12:35 am • 29 August 2014 • 171,421 notes
I’ll never punish my daughter for saying no.
The first time it comes out of her mouth, I’ll smile gleefully. As she repeats “No! No! No!” I’ll laugh, overjoyed. At a young age, she’ll have mastered a wonderful skill. A skill I’m still trying to learn. I know I’ll have to teach her that she has to eat her vegetables, and she has to take a nap. But “No” is not wrong. It is not disobedience.
1. She will know her feelings are valid.
2. She will know that when I no longer guide her, she still has a right to refuse.
The first time a boy pulls her hair after she says no, and the teacher tells her “boys will be boys,” we will go to her together, and explain that my daughter’s body is not a public amenity. That boy isn’t teasing her because he likes her, he is harassing her because it is allowed. I will not reinforce that opinion. If my son can understand that “no means no” so can everyone else’s.
3. She owes no one her silence, her time, or her cooperation.
The first time she tells a teacher, “No, that is wrong,” and proceeds to correct his public school, biased rhetoric, I’ll revel in the fact that she knows her history; that she knows our history. The first time she tells me “No” with the purpose and authority that each adult is entitled, I will stop. I will apologize. I will listen.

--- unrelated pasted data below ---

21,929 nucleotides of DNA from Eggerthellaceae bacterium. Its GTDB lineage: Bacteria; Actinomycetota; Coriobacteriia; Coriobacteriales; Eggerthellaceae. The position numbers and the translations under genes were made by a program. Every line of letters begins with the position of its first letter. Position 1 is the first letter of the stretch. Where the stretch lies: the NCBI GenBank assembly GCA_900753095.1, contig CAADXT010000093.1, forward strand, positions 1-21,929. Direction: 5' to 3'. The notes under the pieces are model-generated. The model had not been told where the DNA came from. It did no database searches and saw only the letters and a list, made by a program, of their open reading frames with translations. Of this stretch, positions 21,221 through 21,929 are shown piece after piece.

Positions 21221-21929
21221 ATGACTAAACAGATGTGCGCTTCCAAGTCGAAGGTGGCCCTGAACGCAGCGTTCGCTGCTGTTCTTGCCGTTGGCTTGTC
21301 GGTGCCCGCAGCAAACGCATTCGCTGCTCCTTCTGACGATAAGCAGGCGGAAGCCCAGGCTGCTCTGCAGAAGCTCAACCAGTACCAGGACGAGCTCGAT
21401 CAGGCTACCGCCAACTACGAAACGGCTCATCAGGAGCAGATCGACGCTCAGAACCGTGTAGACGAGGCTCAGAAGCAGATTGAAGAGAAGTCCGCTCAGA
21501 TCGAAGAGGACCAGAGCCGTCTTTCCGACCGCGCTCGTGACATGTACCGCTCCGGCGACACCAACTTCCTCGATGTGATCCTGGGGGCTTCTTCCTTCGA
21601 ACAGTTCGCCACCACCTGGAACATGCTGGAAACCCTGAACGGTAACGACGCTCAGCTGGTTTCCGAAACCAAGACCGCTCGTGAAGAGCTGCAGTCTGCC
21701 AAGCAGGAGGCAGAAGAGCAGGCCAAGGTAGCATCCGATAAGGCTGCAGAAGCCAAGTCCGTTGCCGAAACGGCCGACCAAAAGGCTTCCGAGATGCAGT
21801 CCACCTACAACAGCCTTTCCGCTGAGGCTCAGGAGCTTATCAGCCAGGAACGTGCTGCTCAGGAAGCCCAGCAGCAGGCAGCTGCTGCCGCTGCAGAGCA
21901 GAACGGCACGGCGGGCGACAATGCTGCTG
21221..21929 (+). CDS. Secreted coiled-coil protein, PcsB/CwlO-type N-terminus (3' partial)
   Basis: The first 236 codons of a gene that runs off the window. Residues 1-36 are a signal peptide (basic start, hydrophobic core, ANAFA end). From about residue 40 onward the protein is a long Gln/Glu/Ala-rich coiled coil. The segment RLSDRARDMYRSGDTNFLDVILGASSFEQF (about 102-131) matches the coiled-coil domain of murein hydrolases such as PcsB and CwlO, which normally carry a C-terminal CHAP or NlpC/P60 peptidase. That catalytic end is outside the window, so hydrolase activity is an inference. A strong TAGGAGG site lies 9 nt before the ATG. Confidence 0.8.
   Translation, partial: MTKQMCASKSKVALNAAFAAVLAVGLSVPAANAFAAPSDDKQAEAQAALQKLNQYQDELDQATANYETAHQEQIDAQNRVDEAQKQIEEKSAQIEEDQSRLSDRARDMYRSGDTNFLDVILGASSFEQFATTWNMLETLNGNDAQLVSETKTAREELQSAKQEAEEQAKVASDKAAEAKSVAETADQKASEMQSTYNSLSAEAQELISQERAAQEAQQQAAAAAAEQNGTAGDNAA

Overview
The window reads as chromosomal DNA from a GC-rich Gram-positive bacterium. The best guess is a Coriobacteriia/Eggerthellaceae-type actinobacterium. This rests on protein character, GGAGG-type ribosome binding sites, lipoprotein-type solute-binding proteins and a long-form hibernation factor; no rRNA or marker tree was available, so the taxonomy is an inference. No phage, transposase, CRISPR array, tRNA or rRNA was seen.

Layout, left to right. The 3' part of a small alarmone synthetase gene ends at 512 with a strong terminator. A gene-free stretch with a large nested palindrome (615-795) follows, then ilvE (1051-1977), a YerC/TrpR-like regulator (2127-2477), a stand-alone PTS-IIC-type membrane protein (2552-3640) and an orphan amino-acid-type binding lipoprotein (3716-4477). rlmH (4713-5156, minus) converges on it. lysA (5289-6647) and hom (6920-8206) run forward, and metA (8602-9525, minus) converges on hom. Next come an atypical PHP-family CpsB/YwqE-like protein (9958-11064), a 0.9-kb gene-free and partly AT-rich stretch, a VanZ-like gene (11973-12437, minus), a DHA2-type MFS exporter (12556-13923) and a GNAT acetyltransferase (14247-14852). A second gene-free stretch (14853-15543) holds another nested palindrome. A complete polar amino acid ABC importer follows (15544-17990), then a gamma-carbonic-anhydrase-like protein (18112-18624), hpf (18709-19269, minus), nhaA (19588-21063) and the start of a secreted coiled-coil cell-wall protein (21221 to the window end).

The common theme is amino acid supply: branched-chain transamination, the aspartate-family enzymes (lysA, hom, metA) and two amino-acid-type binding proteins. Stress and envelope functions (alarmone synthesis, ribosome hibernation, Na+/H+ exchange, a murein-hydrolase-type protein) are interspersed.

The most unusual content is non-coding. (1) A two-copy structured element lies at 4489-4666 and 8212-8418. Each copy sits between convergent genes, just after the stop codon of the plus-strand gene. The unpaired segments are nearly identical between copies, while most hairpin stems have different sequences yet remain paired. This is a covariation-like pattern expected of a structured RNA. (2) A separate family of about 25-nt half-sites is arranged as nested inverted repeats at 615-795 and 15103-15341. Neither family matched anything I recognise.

4. She is entitled to her feelings and her space. I, even a a parent, have no right to violate them.
5. No one has a right to violate them.
The first time my mother questions why I won’t make her kiss my great aunt at Christmas, I’ll explain that her space isn’t mine to control. That she gains nothing but self doubt when she is forced into unwanted affection. I’ll explain that “no” is a complete sentence. When the rest of my family questions why she is not made to wear a dress to our reunion dinner. I will explain that her expression is her own. It provides no growth to force her into unnecessary and unwanted situation.
6. She is entitled to her expression.
When my daughter leaves my home, and learns that the world is not as open, caring, and supportive as her mother, she will be prepared. She will know that she can return if she wishes, that the real world can wait. She will not want to. She will not need to. I will have prepared her, as much as I can, for a world that will try to push her down at every turn.
7. She is her own person. She is complete as she is.
I will never punish my daughter for saying no. I want “No” to be a familiar friend. I never want her to feel that she cannot say it. She will know how to call on “No” whenever it is needed, or wanted.
— Lessons I Will Teach, Because the World Will Not — Y.S. (via poetryinspiredbyyou)
6:44 pm • 26 August 2014 • 64,540 notes
"Consensual sex" is just sex. To say that implies that there is such a thing as "non consensual sex", which there isn’t. That’s rape. That is what it needs to be called. There is only sex or rape. Do not teach people that rape is just another type of sex. They are two very separate events. You wouldn’t say "breathing swimming" and "non breathing swimming", you say swimming and drowning.
6:36 pm • 26 August 2014 • 279,793 notes